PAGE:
14 Top-Rated Tourist Attractions in Albuquerque
Located right in the center of the state along the muddy Rio Grande, Albuquerque is framed by the rugged 10,000 ft Sandia Mountains to the east and a wide volcanic escarpment to the west. Summers in Albuquerque tend to be quite hot, although late-summer rainstorms offer a refreshing relief. Winters are quite cold but generally without snow. Nearly a quarter of the total population of the state of New Mexico resides in the metropolitan area making for an ethnically diverse and rather cosmopolitan city.
Initially a Spanish colonial settlement along the Kings Road from Santa Fe to Mexico City, Albuquerque grew from its humble 1706 founding to an important hub by the time it was taken from the Mexicans by American general Stephen Kearny in 1846. With the arrival of the railroad in 1880 Albuquerque swiftly became the most important and later the largest city in the state.
Long an important commercial town, Albuquerque is an important center of research and development, with a wide range of educational institutes and laboratories as well as the University of New Mexico. In recent years Albuquerque has also become an important regional arts hub.
Editor's Tips: Where to Stay in Albuquerque for Sightseeing
1 Albuquerque International Balloon Fiesta
Albuquerque's high desert environment makes for one of the best spots in the world for hot air ballooning. Every October sees hundreds of balloons and tens of thousands of people coming to the city for the International Balloon Fiesta. For over a week, the cold morning skies fill with hot-air balloons from all over the world. Sunset finds the balloons inflated again for evening "balloon glows", where the burners are fired into the stationary envelopes to make them shine against the dark sky. Balloon rides and scores of other events round out the celebration. The balloons can be seen from almost anywhere in the city.
2 Albuquerque Museum of Art and History
This impressive institution offers visitors an in-depth look into Albuquerque's past. Located at the edge of Old Town, this museum hosts a spectacular collection of cultural items from the past 400 years. It is a place where the visitor not only gains a better understanding of Albuquerque's history but about European settlement in the entire southwest. Displaying suits of Spanish armor, historic woodcarvings and even art of the likes of Georgia O'Keeffe, the museum also hosts traveling and temporary exhibits.
Hours: Open Tues-Sun 9am-5pm
Admission: Adults $4
3 Old Town
Site of the original Spanish settlement, Old Town was shaped for centuries by both the Spanish and Mexican cultures as well as the Native Americans of the area. Centered on the large plaza, Albuquerque's Old Town retains a relaxing and charming Southwestern feel characterized by giant old cottonwood trees, cobblestone streets and adobe structures. Old Town is full tourist-friendly attractions like art galleries, souvenir shops, little museums and restaurants. It's the perfect place for an afternoon stroll and casual sightseeing.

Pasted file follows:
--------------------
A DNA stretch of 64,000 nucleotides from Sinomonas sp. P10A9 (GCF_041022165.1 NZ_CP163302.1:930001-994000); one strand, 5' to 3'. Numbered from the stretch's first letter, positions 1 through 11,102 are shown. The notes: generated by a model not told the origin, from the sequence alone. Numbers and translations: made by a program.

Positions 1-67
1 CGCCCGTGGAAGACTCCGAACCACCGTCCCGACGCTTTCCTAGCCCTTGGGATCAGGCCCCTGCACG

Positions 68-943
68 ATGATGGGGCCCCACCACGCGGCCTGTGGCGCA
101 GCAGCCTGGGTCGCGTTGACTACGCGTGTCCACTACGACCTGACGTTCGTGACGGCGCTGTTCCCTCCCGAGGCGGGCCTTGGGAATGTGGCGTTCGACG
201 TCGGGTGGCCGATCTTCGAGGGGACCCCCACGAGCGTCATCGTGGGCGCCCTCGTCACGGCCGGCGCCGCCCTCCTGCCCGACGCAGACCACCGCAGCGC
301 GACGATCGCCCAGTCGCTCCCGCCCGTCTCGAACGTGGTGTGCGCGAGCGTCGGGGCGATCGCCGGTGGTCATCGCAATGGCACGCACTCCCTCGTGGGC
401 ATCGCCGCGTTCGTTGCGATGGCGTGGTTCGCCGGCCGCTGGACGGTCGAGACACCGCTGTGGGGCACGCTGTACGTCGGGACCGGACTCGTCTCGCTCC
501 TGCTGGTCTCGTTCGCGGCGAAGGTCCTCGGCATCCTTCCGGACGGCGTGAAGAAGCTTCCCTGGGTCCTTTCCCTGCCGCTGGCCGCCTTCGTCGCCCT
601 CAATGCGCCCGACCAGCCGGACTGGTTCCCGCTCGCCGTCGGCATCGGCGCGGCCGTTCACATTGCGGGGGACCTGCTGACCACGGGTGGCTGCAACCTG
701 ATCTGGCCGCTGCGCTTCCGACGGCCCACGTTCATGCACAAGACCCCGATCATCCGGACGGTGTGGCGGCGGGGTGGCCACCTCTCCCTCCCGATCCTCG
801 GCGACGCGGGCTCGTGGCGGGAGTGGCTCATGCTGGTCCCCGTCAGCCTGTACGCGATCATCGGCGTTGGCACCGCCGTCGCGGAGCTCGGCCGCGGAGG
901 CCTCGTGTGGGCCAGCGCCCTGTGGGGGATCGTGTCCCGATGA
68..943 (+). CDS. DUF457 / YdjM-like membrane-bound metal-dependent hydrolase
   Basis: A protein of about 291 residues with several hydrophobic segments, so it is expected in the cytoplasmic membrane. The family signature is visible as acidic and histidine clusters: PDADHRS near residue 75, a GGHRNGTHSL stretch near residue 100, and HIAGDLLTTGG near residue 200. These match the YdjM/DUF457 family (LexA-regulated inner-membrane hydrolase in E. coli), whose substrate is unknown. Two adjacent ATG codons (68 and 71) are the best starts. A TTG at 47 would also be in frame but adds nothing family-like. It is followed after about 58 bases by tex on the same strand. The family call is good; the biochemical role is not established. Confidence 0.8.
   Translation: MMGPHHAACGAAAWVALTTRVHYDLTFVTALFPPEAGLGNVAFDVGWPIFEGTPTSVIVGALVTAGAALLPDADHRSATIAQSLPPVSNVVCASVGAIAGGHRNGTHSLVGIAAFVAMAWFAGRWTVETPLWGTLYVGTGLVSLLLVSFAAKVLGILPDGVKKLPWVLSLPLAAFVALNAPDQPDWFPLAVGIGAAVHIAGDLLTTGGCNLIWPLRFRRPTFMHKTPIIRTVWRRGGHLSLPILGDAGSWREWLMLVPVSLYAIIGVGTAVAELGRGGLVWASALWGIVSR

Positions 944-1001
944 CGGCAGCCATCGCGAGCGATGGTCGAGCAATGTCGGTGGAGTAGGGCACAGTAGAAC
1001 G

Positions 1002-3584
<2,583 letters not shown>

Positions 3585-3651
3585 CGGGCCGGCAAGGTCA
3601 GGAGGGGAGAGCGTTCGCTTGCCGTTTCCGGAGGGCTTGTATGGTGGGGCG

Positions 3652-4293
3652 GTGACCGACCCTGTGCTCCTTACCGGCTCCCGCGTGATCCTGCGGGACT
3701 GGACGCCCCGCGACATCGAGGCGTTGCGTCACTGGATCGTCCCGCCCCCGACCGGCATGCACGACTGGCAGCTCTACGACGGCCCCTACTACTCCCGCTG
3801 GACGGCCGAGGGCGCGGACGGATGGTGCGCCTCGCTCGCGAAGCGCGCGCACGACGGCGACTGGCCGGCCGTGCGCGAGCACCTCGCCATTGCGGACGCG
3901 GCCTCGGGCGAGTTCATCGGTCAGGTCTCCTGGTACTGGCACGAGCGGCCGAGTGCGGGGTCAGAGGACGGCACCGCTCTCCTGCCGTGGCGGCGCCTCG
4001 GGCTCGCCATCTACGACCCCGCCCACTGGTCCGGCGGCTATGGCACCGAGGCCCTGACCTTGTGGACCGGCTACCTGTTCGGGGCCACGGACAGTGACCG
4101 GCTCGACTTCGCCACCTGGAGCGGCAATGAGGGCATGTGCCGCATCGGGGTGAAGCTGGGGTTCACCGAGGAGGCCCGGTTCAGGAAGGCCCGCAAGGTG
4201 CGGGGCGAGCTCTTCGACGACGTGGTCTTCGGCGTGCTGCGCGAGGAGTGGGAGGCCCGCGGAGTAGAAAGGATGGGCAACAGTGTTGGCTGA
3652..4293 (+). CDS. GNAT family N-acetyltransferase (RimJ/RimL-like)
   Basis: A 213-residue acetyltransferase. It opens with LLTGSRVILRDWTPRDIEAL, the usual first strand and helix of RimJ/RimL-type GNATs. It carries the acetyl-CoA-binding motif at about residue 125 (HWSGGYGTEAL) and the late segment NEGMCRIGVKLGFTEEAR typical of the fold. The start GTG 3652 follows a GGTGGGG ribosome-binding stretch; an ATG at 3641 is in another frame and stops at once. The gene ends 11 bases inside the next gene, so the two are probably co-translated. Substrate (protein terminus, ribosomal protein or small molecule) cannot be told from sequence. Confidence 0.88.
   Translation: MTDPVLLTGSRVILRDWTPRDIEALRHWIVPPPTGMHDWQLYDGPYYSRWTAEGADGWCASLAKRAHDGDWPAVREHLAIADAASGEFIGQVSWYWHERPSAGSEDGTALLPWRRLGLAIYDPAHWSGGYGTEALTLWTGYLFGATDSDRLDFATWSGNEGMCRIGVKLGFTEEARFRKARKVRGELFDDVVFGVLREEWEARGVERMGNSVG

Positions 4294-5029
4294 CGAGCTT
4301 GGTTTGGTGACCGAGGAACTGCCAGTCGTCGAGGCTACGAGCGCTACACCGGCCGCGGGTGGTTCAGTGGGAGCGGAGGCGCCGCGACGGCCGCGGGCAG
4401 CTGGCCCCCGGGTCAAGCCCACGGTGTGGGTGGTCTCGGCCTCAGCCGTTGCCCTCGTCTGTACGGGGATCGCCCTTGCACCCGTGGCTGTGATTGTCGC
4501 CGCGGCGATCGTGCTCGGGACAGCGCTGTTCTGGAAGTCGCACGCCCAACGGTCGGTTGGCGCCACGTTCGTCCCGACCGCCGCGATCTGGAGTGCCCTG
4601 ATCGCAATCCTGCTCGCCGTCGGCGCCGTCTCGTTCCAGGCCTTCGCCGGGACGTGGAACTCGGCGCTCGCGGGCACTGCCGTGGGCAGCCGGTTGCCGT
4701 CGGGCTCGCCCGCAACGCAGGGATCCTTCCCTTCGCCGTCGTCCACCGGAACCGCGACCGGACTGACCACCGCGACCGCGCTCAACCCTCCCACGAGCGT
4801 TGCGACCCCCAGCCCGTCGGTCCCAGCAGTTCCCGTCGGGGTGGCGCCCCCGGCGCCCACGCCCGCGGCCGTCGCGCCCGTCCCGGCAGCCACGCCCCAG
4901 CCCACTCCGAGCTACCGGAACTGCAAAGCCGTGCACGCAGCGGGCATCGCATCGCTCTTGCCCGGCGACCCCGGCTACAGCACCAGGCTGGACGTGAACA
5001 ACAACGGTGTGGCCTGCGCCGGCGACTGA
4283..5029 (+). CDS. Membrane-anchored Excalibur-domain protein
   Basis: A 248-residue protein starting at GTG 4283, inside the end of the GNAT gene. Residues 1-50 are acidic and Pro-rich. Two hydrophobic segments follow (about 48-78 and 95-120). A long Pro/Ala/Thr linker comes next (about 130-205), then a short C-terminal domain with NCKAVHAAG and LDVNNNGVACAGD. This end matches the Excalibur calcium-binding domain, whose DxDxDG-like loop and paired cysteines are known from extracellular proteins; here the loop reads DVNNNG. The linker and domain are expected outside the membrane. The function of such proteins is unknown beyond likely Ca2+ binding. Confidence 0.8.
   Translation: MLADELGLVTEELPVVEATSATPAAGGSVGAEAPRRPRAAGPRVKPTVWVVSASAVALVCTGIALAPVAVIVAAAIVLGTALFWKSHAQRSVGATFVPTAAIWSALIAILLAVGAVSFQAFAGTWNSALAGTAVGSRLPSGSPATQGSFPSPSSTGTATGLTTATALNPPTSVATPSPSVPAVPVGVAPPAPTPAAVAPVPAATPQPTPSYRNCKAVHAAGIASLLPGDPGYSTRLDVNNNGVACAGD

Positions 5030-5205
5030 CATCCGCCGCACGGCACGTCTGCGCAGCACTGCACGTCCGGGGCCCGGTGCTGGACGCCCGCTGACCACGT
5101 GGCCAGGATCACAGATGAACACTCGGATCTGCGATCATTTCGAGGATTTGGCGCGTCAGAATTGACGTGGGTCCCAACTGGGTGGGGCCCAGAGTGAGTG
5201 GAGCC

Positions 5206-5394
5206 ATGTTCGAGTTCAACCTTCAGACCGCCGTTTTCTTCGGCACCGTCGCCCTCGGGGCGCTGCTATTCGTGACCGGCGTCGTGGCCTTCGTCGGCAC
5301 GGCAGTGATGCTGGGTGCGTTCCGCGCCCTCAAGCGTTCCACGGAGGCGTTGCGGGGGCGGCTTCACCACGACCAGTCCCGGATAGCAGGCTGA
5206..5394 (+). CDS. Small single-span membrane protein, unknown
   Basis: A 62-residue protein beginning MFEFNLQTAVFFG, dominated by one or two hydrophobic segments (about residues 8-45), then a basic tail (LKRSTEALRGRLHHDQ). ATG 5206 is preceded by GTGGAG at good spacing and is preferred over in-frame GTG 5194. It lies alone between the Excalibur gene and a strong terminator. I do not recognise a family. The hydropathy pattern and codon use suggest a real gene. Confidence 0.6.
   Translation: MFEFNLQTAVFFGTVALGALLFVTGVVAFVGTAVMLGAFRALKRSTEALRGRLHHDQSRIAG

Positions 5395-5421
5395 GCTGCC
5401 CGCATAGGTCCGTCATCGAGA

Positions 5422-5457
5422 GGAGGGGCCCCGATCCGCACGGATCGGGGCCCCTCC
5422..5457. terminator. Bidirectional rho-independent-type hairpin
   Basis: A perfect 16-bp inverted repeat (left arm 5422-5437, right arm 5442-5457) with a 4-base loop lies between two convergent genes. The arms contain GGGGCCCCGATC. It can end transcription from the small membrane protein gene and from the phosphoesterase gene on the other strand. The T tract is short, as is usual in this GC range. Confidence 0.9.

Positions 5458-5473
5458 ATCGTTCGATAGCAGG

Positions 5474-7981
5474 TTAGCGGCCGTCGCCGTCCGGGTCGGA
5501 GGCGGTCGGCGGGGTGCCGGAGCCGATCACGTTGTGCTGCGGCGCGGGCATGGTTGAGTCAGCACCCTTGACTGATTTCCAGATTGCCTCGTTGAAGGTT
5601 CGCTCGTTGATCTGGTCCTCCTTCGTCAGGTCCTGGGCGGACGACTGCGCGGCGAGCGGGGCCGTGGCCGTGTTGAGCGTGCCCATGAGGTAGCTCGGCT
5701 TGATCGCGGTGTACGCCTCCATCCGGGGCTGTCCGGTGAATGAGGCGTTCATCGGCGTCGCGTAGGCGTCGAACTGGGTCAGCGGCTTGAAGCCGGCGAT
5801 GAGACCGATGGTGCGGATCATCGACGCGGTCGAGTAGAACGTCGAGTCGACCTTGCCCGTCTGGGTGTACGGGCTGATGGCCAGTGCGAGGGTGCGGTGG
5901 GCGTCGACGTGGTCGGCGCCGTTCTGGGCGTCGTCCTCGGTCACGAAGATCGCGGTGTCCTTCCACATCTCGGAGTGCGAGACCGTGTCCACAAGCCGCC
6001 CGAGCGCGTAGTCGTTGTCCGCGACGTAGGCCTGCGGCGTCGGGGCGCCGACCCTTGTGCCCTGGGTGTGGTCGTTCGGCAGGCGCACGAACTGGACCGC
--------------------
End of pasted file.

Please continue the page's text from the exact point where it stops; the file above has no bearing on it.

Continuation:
4 Albuquerque Biological Park
Not far from Old Town, the new Bio Park is home to the Albuquerque Aquarium, the Rio Grande Botanical Gardens and the Rio Grande Zoo. With its expansion and upgrades of the past decade, the zoo has become a premiere destination hosting hundreds of species (many endangered) and one very awesome playground. The aquarium is perfect for the kids interested in sharks, while the botanical garden is a lush environment to discover butterflies and other insects. This is an excellent place for an all-day family outing.
Admission: Adults $12.50-$20, Children $4-$6
5 Indian Pueblo Cultural Center
For thousands of years, the numerous cultures of the Pueblo people called this area (now New Mexico) home. While dozens of pueblos disappeared with the coming of the Spanish, many remain vibrant. The Indian Pueblo Cultural Center, located 2 mi north of Old Town, celebrates these living cultures and histories with an outstanding museum as well as cultural events, lectures, workshops and tours. Be sure to make time to attend at least one of the traditional dances.
Hours: Open daily 9am-5pm
Admission: Adults $6, Children $3
6 KiMo Theatre
One of Albuquerque's best-known architectural landmarks, the KiMo Theatre was originally built in 1927. The somewhat gaudy Pueblo-Revival-Art Deco Style incorporates adobe architectural styles with the linear motifs and recessed spandrels more typical of classic Art Deco. Paintings and images of Native American cultures abound. Through the 1970s the theatre fell into neglect and was barely saved from the wrecking ball. A renovation completed in 2000 has allowed the theater to again become one of the city's premier venues. Oh, and it is reputed to be haunted!
7 Paseo del Bosque
Albuquerque isn't just a big city. It also hosts one of the most important environmental corridors in the Southwestern United States. Tracing the forested Rio Grande for 16 mi right through the center of town, the Paseo is a perfect walking and biking path. The route offers a break from the city as well as some great wildlife-viewing opportunities. The trail can be accessed via multiple points along the river.
8 Rio Grande Nature Center State Park